Delivering high-quality customer service is vital to your company’s bottom line. Statistics show that 67 percent of consumers switch brands because of unsatisfactory customer experience. Combined with another report that says attracting a new customer is six to seven times more expensive than keeping one, increasing customer satisfaction should be a top priority. Luckily, customer experience surveys are a cost-effective solution for figuring out how to increase customer satisfaction. Creating a good survey, though, does take some effort. These five tips will help you get started.
Understand what you’re trying to measure
Each survey should have a specific learning goal in mind, and the questions you create should be tailored to fit that goal. When companies aren’t sure what they’re trying to learn, there’s a tendency to jam-pack a survey with an assortment of questions. When customers aren’t sure what you’re asking or how questions relate to each other, they can get confused and skew your results.
Use emotive rating fields
The standard “poor” to “excellent” ratings system is robotic and stiff, not the friendly, quality service you want to be known for. Try expectations-based ratings instead. “Hated it” to “loved it”, for example. It’s unexpected and makes the survey experience more interesting.
Don’t be afraid to ask yes/no questions
It’s tempting to ask open-ended questions. Detailed feedback can be really helpful, but that data’s much more difficult to sort and troubleshoot. Starting out, a quick consensus can be enough to get you moving in the right direction. As your customer experience efforts evolve, more freeform responses could be helpful to steer you towards more advanced and microscopic adjustments.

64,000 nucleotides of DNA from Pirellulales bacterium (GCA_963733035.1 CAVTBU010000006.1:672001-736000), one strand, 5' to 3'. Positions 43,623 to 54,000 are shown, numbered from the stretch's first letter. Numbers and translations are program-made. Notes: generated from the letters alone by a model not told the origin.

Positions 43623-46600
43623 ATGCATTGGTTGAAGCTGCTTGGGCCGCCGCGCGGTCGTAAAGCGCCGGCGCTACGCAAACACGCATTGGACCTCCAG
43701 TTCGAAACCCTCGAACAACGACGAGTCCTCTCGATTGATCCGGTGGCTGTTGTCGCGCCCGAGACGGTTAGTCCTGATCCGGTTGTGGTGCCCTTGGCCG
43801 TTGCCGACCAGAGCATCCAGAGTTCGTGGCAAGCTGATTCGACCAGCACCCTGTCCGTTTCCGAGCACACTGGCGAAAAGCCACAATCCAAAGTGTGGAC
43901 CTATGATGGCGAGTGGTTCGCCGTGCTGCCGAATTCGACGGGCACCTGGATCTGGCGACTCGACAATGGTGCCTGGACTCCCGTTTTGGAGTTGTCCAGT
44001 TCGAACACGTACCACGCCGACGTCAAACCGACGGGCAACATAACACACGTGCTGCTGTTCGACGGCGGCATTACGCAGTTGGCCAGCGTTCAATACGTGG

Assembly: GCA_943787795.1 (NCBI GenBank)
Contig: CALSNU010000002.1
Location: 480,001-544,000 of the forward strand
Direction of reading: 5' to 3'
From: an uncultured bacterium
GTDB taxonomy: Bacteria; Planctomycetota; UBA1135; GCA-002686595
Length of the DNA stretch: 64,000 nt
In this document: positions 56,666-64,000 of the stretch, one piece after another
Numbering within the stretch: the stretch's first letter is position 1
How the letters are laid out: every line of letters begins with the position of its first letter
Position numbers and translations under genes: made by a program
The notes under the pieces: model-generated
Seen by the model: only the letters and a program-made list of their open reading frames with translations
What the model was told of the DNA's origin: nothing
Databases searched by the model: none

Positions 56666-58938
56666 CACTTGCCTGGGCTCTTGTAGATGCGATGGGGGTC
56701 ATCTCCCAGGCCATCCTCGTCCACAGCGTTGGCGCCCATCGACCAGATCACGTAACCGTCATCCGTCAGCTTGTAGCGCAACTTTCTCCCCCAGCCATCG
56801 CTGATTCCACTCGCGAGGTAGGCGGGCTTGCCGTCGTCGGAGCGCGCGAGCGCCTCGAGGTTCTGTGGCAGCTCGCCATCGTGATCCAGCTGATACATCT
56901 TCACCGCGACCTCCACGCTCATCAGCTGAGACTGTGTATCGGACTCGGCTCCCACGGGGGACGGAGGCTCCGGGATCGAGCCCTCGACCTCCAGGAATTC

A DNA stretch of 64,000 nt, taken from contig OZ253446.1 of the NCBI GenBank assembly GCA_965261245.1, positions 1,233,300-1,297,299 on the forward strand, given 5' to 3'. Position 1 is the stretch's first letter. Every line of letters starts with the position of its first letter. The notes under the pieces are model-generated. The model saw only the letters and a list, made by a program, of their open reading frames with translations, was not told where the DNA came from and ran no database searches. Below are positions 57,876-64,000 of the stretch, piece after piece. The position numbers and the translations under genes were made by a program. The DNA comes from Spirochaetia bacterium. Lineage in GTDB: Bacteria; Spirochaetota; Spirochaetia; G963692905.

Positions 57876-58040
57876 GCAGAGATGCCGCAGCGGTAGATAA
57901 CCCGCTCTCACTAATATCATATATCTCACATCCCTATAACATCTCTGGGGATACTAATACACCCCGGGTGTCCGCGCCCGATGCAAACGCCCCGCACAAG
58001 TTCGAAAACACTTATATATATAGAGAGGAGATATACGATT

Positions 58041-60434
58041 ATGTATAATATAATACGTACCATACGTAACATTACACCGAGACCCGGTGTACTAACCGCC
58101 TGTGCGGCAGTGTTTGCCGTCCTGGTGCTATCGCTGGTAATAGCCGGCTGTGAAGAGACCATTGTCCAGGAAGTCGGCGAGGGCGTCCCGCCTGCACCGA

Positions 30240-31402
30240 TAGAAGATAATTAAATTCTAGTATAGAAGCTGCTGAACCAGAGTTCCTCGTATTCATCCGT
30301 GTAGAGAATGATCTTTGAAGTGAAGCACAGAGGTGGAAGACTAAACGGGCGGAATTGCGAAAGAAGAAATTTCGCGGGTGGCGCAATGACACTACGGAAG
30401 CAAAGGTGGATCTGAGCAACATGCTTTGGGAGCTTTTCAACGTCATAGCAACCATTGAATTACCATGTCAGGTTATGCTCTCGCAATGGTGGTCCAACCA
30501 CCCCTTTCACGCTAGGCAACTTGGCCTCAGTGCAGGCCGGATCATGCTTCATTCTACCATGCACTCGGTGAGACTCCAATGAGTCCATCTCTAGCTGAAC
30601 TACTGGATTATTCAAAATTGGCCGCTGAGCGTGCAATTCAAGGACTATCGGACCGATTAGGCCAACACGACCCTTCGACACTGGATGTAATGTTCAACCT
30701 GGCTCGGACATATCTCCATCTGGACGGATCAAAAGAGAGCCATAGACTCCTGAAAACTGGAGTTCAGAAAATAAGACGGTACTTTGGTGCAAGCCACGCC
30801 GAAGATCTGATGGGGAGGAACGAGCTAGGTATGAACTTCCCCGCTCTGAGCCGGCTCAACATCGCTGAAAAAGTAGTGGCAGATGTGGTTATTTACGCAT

Identify your promoters
Net Promoter Score (NPS) can be a powerful measurement of brand loyalty. “Would you recommend our products and services to a friend or family member?” breaks your customers into three different categories: detractors, neutrals, and promoters. Promoters are brand loyalists who are bringing new customers to you. Knowing what makes them happy can help you recreate those same experiences for your other customers.
Keep the survey short
Customers are willing to give you feedback if the survey is succinct and convenient. Long customer experience surveys are more likely to be ignored or only partially filled out, and complex questions can confuse or frustrate customers. Instead, strive to appease and delight customers even during something as innocuous/everyday as a survey. The simpler and more standardized the response, the more convenient the survey is to the customer.
Customer experience surveys are an effective way of gathering meaningful customer feedback. However, they need to be designed in a way that doesn’t inconvenience your customers while also getting you the information you need to make crucial customer service decisions. It’s a delicate but achievable balance that’s well worth the effort of executing properly.